If there's a spot of brightness in the economic murk of agriculture these days, it may be animal agriculture, which the USDA's Chief Economist, Keith Collins, says has stayed resilient despite Sept. 11, diseases, and recession.
And he said at the Agricultural Outlook Forum 2002 in Washington, horticultural markets are becoming a more important contributor to farm income for many U.S. producers.
During the past two years, Collins noted, livestock and livestock product prices “generally moved up, cash receipts grew faster than for crops, and net returns were mostly positive.”
Over that period, U.S. meat and poultry production has stabilized, with lower beef production offsetting higher poultry production. “This has led to declines in per capita meat consumption since 1999, when consumption exceeded 220 pounds per person for the first time.”
The past two-year period has also seen a slowdown in milk production.
“The Sept. 11 attack caused a marked decline in restaurant and hotel business, where higher-value meat cuts, pork, and poultry are used extensively, and beef and pork loin prices fell. These effects were compounded by the general slowdown in the U.S. economy for beef and the fall-off in exports to Japan after the BSE (‘mad cow’ disease) discovery there. But, there probably will not be any long-term repercussions from the Sept. 11 events.”
A key on-going adjustment is taking place in the cattle market, which is the largest U.S. farm production sector, Collins said. “Cattle producers have been liquidating animals since late 1995, and the U.S. cattle inventory has been steadily declining. In 2001, beef production finally started to decline as the national herd continued to shrink. Today, little heifer retention is taking place.”
If the liquidation phase of the cattle cycle is to end, he said, the majority of the herd retention will have to come out of calves born this year — animals that would be bred in 2003 for calving in 2004. “If this occurs, it's likely that beef production won't expand before 2005. The major constraint to expansion is forage; given dry conditions in many cattle areas, producers appear to be holding back on expansion until the forage base shows improvement.”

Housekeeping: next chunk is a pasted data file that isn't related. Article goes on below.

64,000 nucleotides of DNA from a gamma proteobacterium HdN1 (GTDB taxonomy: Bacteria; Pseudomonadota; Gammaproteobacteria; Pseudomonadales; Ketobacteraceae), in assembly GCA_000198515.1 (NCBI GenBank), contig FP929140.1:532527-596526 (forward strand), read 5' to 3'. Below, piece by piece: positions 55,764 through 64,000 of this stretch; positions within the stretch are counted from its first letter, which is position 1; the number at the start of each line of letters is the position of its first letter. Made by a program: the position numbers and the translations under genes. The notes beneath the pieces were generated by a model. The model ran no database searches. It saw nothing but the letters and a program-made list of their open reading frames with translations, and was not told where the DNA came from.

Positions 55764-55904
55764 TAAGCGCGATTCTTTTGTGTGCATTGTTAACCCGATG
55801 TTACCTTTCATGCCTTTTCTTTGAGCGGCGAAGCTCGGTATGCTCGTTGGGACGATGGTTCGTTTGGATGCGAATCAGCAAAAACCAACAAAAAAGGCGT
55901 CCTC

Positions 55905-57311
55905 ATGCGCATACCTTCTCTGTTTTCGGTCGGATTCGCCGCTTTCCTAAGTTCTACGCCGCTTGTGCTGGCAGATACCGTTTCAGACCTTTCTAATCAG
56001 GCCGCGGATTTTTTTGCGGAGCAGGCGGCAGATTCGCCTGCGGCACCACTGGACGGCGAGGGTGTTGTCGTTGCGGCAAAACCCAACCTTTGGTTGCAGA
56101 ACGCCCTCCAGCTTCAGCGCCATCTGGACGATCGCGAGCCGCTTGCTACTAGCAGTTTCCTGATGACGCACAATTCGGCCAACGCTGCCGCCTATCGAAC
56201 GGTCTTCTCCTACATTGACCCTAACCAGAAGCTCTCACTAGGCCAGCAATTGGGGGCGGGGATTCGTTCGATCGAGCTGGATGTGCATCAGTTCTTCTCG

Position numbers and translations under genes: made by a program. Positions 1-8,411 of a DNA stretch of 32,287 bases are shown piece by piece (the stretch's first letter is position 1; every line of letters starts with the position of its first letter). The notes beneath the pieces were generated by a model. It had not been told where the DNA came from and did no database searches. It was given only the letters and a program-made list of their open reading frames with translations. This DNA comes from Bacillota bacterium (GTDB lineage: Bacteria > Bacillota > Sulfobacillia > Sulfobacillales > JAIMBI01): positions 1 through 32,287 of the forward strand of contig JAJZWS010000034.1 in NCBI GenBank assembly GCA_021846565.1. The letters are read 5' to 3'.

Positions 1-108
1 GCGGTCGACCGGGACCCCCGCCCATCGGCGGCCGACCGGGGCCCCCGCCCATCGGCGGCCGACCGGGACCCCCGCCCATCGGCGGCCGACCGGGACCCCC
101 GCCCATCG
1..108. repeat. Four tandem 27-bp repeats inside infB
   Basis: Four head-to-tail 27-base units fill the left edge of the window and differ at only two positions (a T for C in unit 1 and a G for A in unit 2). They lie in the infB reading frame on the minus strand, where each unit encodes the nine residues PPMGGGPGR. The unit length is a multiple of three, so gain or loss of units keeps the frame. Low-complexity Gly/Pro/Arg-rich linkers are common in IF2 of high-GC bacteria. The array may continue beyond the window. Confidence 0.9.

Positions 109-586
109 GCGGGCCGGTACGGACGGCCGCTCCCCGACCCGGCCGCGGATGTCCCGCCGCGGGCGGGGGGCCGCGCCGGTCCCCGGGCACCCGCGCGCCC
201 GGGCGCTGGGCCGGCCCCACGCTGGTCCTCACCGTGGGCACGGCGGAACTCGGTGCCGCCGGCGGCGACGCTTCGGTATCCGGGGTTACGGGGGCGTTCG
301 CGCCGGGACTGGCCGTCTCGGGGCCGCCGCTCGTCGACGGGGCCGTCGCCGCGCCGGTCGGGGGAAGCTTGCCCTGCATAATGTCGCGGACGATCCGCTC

For 2002, beef production is expected to decline 2.5 percent, Collins said, and by another 1.5 percent in 2003. Fed cattle prices are forecast to continue rising, tempered by lower exports and the U.S. economic slowdown, to $74 per hundredweight in 2002 and then to $78 in 2003 as U.S. and global economies recover.
U.S. total meat exports are expected to rise minimally, less than a half-percent, the smallest increase since the mid-1980s.
Milk producers received the second highest all-milk price ever during 2001, Collins said, reflecting the largest year-over-year drop in production since 1984. “The strong price increase will result in more production, with output up an expected 1.8 percent in 2001/02 and 2.5 percent in 2002/03.”
Horticultural markets have become and important contributor to farm income for many producers, Collins said.
“For 2002, cash receipts from fruits, vegetables, and greenhouse/nursery crops are forecast to reach $43.5 billion, up 2 percent from last year and 12 percent over 1998. Exports for fiscal year 2002 are forecast at $11.3 billion, up from $11.1 billion last year.”
U.S. fruit and vegetable consumption during the 1990s grew about 20 percent, he said, which was about twice the rate of population growth. “Consumption increased in part because of rising incomes, and retail price increases generally exceeded increases for other foods.”
Another factor in the higher demand, Collins said, “likely was a response to recommendations in the new Food Guide Pyramid and the 5-A-Day For Better Health campaign.”